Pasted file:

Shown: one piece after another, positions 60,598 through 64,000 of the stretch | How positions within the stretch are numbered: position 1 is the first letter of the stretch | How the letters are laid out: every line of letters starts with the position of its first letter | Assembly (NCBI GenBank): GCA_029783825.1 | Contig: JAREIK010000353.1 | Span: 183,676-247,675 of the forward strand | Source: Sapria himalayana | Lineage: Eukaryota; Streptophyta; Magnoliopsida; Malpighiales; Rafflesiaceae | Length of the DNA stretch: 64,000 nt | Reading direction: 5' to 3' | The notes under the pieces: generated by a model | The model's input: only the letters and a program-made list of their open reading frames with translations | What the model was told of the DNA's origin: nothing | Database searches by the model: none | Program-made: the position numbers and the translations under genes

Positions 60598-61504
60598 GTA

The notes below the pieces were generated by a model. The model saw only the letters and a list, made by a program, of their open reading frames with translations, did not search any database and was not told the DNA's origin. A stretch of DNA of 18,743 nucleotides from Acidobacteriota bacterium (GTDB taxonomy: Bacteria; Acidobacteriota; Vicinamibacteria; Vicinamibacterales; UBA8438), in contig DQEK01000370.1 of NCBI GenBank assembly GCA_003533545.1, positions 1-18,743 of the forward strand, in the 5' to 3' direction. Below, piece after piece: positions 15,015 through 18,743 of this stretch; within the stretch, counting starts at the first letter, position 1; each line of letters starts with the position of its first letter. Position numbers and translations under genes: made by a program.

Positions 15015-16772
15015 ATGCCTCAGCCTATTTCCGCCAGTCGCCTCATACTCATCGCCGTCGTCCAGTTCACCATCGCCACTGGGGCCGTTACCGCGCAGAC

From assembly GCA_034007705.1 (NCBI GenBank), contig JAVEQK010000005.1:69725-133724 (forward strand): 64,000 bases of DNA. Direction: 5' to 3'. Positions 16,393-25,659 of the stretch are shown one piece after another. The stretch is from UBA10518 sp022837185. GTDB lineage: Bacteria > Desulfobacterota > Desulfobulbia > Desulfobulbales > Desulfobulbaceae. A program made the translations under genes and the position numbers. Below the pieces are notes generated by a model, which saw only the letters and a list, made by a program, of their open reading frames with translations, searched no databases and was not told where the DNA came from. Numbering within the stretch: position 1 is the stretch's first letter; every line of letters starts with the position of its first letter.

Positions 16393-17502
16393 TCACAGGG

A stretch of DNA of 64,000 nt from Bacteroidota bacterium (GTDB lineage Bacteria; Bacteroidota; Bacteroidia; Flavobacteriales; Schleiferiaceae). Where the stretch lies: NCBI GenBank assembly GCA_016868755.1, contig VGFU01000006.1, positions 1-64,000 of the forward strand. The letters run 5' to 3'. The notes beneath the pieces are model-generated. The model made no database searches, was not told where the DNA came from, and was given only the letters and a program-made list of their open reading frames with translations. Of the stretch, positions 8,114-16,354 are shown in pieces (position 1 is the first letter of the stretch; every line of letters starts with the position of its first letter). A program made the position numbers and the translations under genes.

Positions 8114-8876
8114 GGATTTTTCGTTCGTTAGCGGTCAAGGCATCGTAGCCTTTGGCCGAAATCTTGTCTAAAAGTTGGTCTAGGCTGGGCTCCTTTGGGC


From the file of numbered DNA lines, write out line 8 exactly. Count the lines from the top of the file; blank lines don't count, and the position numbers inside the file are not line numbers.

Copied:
Positions 16393-17502